It is exactly five years since Israel unilaterally disengaged from the Gaza Strip.
Those Israeli citizens, who refused to accept government compensation packages and leave prior to the August 16, 2005 deadline, were forcibly removed from their homes by Israeli security forces during the following days. In total, some 9,000 Israelis were evicted from 21 civilian settlements. Following their departure, four of the synagogues in which they had worshipped were immediately burned to the ground, while the greenhouses they left behind were ransacked.
Not that Israel had any illusions about whom they were dealing with. Hamas’ charter proclaims that “the land of Palestine is an Islamic Waqf consecrated for future Muslim generations until Judgement Day” (Article 11).
Article 13 adds that “Initiatives, and so-called peaceful solutions (of the Israeli/Palestinian conflict) and international conferences, are in contradiction of the principles of the Islamic Resistance Movement.”
Those who favour applying pressure on Israel to sit down with “the Palestinians” and reach a peace agreement, and even go so far as to propose a timetable for doing so, need to take a serious look at what is really happening in the Palestinian world.
An article in this week’s The Economist reports that “in both Palestine’s cloven halves, governance is remarkably similar. Both Hamas and Mr. Fayyad (Prime Minister of the Palestinian Authority) rule by decree…. Both promise elections sometime in the future but in the meantime round up their opponents and silence unlicensed independent media outlets.”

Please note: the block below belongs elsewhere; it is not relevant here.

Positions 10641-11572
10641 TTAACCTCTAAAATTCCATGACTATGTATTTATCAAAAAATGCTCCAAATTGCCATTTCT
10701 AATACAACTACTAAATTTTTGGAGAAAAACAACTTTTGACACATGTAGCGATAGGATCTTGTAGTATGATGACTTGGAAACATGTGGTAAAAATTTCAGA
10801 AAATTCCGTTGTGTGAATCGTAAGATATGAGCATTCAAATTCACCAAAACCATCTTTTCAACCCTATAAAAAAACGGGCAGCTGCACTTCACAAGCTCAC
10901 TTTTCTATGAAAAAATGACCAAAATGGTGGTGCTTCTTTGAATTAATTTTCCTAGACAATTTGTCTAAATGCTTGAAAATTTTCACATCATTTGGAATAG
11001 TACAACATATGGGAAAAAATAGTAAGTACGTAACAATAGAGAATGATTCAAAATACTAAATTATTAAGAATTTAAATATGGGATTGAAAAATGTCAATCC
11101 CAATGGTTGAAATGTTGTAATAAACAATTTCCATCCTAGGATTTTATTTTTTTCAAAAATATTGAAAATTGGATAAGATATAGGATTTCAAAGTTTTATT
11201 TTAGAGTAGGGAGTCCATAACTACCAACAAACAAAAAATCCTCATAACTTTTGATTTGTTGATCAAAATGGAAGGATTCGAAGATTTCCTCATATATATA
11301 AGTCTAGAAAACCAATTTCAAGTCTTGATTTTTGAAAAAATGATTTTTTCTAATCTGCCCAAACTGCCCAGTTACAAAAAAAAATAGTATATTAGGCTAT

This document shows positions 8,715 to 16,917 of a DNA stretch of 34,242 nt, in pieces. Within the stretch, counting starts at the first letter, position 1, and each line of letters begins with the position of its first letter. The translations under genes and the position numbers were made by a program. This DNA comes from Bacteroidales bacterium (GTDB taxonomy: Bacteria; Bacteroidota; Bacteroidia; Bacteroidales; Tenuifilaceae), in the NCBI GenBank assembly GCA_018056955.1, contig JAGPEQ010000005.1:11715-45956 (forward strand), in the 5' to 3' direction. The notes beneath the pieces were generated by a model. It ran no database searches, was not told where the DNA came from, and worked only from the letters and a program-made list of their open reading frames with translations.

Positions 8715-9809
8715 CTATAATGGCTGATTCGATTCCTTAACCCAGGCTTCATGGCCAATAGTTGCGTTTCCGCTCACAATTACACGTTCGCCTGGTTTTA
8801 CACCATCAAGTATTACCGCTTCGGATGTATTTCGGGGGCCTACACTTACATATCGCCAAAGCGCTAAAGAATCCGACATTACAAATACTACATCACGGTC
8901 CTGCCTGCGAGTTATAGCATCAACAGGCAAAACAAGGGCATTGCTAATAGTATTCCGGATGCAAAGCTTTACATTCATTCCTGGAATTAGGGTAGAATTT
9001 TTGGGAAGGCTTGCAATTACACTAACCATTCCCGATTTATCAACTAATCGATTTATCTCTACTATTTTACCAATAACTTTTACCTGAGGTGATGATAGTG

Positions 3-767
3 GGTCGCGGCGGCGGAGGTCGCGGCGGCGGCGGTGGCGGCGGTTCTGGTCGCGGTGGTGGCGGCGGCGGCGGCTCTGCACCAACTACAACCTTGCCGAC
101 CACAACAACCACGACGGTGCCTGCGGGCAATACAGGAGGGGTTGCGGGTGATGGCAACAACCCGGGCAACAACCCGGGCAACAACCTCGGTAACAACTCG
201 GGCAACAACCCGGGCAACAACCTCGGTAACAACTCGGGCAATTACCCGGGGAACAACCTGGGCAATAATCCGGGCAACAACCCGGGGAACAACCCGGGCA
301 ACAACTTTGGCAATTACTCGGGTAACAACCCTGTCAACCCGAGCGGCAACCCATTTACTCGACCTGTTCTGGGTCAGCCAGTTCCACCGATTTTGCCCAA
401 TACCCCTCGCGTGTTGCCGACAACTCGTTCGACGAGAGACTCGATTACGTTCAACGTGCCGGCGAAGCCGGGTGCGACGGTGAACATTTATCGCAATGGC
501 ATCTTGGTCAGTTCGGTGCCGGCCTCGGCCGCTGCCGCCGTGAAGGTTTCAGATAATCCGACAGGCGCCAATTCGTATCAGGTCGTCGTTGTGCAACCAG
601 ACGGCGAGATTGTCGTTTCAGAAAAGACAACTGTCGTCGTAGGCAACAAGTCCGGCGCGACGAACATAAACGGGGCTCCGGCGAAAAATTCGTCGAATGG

The real victims of this tragic situation are, of course, the ordinary men and women who have learned to accept their rulers’ decrees in silence or risk imprisonment. The Economist tells us that “most people are weary of stepping out of line.”
The article concludes by suggesting that “succession in Palestine may yet come by appointment, palace coup or something even bloodier, rather than by the ballot box.”
Strangely, those in the West, who claim to be champions for human rights, remain curiously silent as the principles of democracy are trampled under foot.
Given this unsettled state of affairs, it is folly to bully Israel into sitting down with “the Palestinians” in the hope of reaching a peace agreement. At Camp David it could have been done, if Yassir Arafat had been prepared to take what Dennis Ross called “that extra step”. However, ten years later the picture is far more complicated.
Meanwhile, Russia has announced that it will begin loading fuel into Iran’s first nuclear power plant at Bushehr at the end of this week.
Pray for the peace of Jerusalem.
Rabbis For Israel